There have been reports of a new remote information disclosure vulnerability in Apache HTTP Server, when the HTTP "OPTIONS" method is enabled and a misconfiguration occurs. While the misconfiguration trigger seems rare in production environments, the Apache .htaccess file ability enables users of virtual hosting services to intentionally introduce the bug in a shared environment and thus be able to abuse the vulnerability condition.
The bug has been assigned CVE-2017-9798 and reportedly affects the latest Apache release. There is a proof of concept example available to trigger the fault, however after hours of testing at OSI Security we were unable to reproduce the information leak.
Reportedly, it only occurs in high traffic Apache websites and the examples used were from the Alexa Top 400 Global Websites, where the author noticed HTTP responses that included abnormal returned bytes of system memory outside of expected use, or HTTP server content destined for other website visitors / cached in memory.
OPTIONS /index.html HTTP/1.0
Example vulnerable response:
HTTP/1.0 200 OK
Allow: GET,HEAD,OPTIONS,,HEAD,,HEAD,,HEAD,, HEAD,,HEAD,,HEAD,,HEAD,POST,,HEAD,, HEAD,!DOCTYPE html PUBLIC "-//W3C//DTD XHTML 1.0 Transitional//EN" "http://www.w3.org/TR/xhtml1/DTD/xhtml1-transitional.dtd"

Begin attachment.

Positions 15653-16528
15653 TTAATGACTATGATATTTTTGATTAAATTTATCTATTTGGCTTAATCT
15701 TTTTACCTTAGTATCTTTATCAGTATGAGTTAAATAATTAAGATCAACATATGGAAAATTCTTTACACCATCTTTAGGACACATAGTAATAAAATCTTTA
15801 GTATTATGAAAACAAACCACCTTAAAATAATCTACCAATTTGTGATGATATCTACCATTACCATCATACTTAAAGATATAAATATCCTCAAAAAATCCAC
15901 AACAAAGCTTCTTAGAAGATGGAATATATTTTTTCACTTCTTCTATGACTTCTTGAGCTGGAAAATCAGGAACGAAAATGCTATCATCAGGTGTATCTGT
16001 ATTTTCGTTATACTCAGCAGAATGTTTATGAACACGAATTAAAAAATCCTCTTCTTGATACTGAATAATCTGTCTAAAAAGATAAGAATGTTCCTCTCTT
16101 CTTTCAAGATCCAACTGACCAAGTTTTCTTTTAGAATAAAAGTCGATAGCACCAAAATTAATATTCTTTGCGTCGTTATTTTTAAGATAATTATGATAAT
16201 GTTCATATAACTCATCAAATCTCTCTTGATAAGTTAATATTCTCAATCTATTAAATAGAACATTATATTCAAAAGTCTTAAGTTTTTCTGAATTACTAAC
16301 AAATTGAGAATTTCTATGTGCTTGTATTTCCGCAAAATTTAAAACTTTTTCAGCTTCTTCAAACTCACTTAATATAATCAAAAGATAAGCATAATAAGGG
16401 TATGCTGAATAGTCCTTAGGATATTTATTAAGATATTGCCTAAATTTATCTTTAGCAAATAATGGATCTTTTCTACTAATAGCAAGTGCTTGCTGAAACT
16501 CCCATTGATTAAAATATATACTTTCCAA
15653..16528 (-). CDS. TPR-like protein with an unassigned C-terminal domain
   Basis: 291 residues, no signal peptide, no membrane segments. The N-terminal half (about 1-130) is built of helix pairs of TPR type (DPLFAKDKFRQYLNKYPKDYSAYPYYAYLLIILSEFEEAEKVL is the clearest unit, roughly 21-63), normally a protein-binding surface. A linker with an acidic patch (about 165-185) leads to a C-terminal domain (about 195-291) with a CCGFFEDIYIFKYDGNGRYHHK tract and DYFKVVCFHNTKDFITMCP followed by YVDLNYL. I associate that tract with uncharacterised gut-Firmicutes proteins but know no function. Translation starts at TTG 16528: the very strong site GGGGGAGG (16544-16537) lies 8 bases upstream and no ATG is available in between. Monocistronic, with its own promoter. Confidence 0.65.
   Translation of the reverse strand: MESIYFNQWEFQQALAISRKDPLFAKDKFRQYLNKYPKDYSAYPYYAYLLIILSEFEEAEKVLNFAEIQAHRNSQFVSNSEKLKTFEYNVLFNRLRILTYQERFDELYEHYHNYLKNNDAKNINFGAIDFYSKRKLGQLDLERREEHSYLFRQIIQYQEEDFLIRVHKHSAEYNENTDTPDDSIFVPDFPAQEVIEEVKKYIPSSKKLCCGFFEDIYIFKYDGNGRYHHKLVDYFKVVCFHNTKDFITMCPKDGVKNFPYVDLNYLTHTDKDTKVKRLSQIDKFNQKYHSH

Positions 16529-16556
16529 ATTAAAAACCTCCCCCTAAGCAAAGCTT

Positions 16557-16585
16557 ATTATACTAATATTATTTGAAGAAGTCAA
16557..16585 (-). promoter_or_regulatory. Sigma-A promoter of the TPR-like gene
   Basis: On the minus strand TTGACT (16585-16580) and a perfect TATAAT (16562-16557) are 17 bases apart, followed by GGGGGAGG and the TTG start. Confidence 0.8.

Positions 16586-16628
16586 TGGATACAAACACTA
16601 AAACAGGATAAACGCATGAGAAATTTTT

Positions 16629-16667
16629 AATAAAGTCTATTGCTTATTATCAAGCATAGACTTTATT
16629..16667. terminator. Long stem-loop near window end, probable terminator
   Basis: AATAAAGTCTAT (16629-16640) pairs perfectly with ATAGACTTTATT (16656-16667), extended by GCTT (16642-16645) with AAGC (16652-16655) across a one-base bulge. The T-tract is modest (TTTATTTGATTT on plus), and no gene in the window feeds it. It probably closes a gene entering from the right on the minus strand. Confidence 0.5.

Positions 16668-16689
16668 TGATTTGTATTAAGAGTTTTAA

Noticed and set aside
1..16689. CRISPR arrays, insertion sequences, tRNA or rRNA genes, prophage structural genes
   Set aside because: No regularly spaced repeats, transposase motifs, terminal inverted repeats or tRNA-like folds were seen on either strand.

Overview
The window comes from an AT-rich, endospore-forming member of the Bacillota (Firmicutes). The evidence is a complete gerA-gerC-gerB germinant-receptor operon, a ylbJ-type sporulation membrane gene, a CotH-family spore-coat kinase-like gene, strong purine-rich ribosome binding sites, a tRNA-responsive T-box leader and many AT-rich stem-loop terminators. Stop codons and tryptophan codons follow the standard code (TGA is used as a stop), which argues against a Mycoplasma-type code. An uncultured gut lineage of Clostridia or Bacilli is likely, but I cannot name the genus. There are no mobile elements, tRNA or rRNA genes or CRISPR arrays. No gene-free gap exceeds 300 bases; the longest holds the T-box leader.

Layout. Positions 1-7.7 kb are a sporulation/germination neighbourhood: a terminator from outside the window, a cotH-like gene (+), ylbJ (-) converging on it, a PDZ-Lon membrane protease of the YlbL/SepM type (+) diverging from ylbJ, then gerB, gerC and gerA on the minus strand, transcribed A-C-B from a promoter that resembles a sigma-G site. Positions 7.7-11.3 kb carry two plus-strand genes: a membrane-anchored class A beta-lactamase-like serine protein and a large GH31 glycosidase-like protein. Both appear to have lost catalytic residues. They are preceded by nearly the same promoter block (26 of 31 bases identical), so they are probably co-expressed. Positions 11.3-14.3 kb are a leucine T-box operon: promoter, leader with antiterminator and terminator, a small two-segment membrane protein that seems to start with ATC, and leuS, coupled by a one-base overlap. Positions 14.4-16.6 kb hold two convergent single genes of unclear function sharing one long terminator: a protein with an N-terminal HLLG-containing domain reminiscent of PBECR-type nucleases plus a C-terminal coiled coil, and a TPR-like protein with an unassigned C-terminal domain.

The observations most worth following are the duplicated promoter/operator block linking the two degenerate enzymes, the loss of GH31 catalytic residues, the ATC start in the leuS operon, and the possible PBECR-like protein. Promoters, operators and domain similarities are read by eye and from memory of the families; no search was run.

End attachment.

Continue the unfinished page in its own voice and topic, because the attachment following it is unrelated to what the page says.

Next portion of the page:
It is clear from the disclosed example, that the Allow header should only include GET, HEAD and OPTIONS (or others such as PUT and DELETE) however the server leaks information from other memory locations.
The vulnerability is reportedly triggered where the Apache server is used, with the OPTIONS request enabled, with a <Directory> definition (or a .htaccess file) which contains a e.g. <Limit GET> access control which contains an invalid method name. An example would be <Limit GETT>, as a system administrator introduced typo.
At this stage the vulnerability appears to be impractical and of low risk, however we suggest checking your Apache server configuration for Limit directives which may contain errors.
At the same time as this report, during a client penetration test we discovered a minimal risk/impact vulnerability in the latest release of Apache which we reported to the security team. The bug has since been patched in source code and should be included in the next stable release.